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The 21 best hip-hop artists of all time

We’ve ranked the best hip-hop artists of all-time, from Brooklyn’s own Biggie to West Coast pioneers N.W.A.

hip-hop artists
Photograph: Courtesy the artist
By Winston Cook-Wilson and Corban Goble |
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What rubric does one use to rank the best hip-hop artists of all time? Do you defer to sheer lyrical ability? Impact on the art-form? How about the capacity to unify and define the entirety of the city you call home (i.e. how do your tunes rank on our list of the best NYC songs ever)? Perhaps the beat simply bangs, making it one of the best party songs ever? At the end of the day, everyone has their own set of values. Accordingly, our bias might show on this list: The best NYC hip-hop artists make a substantial showing. But don't get us wrong—we've made a touch of space for other locations as well, because (as our number one pick says) "Spread love, it’s the Brooklyn way."

Best hip-hop artists of all time ranked

1
hip-hop artists

Notorious B.I.G.

Though the Notorious B.I.G.’s career is among the shortest of anyone on rap’s Mount Rushmore—he was murdered at 24—it’s easily the most evocative. It wasn’t so much the (incredible!) rapping that won over global rap fans on his two albums (Ready to Die, Life After Death) but the style, the humor and the mythology he left behind.—Corban Goble

2
hip-hop artists
Photograph: Paramount/Everett Coll/REX USA

2pac

Tupac Shakur secured a legendary career not only on the strength of his biggest records (All Eyez on Me, Me Against the World) but on the sheer size of his personality. A self-styled thug with a poet’s heart, 2pac’s music always generated tension, swinging from menacing moods into soulful meditations. From “Hit ‘Em Up” to “Life Goes On,” the emotion is always tactile in Pac’s essential work.—Corban Goble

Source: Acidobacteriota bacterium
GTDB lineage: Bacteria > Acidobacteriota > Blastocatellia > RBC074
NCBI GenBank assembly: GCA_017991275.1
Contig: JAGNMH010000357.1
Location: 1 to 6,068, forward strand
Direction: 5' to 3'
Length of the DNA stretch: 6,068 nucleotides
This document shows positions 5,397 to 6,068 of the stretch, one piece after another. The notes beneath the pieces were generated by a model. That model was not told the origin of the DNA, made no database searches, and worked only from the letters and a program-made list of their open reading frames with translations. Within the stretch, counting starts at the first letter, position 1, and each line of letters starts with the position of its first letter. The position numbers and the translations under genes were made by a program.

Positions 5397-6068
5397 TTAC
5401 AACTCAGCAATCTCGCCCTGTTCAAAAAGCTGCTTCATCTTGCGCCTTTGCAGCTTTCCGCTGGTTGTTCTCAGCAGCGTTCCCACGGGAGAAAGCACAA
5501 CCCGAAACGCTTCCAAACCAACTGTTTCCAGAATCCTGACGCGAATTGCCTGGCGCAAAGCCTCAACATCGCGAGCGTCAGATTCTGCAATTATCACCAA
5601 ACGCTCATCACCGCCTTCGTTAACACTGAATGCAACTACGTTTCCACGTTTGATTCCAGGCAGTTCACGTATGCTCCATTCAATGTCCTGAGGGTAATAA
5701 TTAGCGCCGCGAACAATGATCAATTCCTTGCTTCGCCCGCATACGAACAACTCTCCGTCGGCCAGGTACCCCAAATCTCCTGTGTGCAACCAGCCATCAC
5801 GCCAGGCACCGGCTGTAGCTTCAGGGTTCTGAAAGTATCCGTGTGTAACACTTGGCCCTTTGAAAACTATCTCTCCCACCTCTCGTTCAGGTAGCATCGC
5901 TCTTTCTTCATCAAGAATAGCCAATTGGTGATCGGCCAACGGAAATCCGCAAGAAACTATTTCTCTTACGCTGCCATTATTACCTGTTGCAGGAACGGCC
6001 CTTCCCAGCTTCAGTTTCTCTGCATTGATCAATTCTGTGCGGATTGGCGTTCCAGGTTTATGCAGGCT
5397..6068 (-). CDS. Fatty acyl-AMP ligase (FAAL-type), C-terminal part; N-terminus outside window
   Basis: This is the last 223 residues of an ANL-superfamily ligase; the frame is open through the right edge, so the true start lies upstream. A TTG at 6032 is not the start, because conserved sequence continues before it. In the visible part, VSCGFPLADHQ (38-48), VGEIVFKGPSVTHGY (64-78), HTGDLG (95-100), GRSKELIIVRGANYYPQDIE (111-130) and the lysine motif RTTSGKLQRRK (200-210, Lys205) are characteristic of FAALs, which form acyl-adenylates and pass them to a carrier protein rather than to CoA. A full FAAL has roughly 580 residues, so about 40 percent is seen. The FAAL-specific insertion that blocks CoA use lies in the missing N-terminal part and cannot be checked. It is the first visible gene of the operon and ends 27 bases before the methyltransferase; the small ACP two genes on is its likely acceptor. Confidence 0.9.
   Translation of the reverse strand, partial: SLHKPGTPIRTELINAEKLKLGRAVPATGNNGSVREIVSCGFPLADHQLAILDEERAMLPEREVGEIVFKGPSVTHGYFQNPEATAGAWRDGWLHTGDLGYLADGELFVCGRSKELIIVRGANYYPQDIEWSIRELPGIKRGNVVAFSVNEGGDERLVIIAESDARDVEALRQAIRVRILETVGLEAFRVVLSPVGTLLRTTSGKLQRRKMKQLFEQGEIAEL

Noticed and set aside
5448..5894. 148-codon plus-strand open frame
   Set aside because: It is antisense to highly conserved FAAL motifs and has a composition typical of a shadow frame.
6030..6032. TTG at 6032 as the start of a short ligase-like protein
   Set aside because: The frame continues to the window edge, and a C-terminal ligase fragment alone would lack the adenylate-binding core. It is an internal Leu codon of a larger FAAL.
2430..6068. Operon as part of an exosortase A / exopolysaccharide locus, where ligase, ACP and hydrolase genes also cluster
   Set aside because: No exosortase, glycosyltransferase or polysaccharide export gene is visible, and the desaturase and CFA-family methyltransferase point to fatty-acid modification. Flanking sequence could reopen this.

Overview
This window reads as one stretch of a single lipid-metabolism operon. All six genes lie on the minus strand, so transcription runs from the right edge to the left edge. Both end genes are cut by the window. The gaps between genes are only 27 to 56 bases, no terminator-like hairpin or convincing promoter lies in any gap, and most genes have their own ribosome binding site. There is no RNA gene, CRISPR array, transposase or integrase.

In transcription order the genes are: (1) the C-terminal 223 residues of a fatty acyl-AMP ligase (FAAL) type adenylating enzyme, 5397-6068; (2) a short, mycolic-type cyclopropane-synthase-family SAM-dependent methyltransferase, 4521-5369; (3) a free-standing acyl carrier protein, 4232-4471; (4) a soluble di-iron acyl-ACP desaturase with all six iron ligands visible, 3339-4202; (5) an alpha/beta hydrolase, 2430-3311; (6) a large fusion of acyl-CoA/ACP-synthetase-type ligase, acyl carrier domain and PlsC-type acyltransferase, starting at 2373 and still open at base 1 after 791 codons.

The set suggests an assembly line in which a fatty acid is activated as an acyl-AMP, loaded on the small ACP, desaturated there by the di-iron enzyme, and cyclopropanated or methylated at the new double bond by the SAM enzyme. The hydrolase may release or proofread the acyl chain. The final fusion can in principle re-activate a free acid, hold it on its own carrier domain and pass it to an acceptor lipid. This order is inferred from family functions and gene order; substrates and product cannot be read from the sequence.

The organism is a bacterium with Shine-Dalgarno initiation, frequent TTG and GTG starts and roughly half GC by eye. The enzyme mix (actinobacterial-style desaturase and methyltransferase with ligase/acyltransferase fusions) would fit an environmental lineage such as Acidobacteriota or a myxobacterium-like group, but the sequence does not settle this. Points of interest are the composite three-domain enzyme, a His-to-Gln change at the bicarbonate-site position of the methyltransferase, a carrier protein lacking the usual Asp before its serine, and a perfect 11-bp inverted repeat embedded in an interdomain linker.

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3
hip-hop artists
Photograph: Jon Klemm

Jay-Z

Though Jay-Z has become a punchline to millennials who have only lived through his somewhat goal-less, commercial-driven albums, the Brooklyn native has put out more classic records than anyone on this list. A deceptively sharp writer, his ear for hooks made him a generation’s most timeless hitmaker. Reasonable Doubt (1994) is one of the core hip-hop releases of the era, but Jay could also make outstanding pop (The Blueprint, The Black Album).—Corban Goble

4
hip-hop artists
Photograph: Michael J. Chen

Outkast

Along with their extended Dungeon Family cohorts, Outkast led a charge to take Atlanta rap in a knottier, more open-ended direction. As the duo’s profile grew, they moved on to enact more grand-scale changes: reinventing Southern hip-hop when it was still an object of mockery elsewhere in the country, reinventing the hip-hop album as a construct with ambitious LPs like Aquemini and Stankonia, and eventually breaking down genre demarcations in pop music. Andre 3000 and Big Boi’s capering flows couldn't have complimented one another any better, and their discerning curatorial sense, and ability as bandleaders as much as MCs, helped them create possibly the single most chameleonic and consistent discographies of the genre.—Winston Cook-Wilson

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5
hip-hop artists
Photograph: Michael Wong Photography

Rakim